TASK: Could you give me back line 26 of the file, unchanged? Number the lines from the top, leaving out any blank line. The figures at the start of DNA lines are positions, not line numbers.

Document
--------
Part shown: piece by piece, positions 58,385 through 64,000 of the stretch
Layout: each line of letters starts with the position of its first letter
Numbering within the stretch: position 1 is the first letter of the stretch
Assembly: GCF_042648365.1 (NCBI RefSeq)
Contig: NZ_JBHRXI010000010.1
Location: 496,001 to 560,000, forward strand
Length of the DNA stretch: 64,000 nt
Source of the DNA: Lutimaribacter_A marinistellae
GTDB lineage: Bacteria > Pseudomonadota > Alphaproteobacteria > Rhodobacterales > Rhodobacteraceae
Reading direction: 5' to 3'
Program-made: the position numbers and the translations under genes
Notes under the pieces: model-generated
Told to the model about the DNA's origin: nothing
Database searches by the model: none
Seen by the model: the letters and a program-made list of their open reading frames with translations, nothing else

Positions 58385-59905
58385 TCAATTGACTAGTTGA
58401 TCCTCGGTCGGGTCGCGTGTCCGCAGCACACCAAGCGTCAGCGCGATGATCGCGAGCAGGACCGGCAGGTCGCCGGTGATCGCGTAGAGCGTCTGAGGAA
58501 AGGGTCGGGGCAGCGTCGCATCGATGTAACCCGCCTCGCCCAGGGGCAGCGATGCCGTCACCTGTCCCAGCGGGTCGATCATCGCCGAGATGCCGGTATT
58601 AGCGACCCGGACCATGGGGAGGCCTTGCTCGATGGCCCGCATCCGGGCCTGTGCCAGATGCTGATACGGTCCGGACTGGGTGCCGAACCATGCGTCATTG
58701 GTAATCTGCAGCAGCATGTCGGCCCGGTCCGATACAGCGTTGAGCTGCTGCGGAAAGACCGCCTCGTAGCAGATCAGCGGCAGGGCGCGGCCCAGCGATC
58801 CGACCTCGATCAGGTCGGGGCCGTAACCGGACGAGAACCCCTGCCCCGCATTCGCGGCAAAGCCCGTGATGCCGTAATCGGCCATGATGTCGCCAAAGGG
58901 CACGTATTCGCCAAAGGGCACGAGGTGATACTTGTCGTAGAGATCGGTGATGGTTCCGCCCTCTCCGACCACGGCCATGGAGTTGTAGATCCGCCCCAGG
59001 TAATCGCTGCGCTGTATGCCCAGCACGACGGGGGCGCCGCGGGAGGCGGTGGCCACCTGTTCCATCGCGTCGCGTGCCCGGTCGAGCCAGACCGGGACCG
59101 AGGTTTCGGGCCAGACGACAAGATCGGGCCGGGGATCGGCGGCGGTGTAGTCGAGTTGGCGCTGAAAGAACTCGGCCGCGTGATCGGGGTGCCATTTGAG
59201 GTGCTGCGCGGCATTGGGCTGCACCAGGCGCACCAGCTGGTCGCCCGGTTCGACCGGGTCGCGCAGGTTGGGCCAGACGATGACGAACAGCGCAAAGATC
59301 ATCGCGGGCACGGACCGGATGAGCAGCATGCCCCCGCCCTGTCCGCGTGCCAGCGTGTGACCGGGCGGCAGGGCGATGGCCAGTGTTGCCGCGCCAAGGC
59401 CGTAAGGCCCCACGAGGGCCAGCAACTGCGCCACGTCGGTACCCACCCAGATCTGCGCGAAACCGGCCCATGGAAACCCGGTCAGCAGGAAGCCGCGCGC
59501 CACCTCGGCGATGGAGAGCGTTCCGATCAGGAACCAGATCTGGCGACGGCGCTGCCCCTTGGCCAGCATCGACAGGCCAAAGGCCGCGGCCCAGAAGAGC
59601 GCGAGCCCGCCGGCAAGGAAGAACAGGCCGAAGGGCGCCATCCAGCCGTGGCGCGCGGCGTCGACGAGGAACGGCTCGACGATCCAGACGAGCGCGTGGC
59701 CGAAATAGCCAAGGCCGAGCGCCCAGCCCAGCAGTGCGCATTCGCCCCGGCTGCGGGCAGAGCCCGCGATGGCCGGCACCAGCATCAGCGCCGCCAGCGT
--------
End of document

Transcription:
59201 GTGCTGCGCGGCATTGGGCTGCACCAGGCGCACCAGCTGGTCGCCCGGTTCGACCGGGTCGCGCAGGTTGGGCCAGACGATGACGAACAGCGCAAAGATC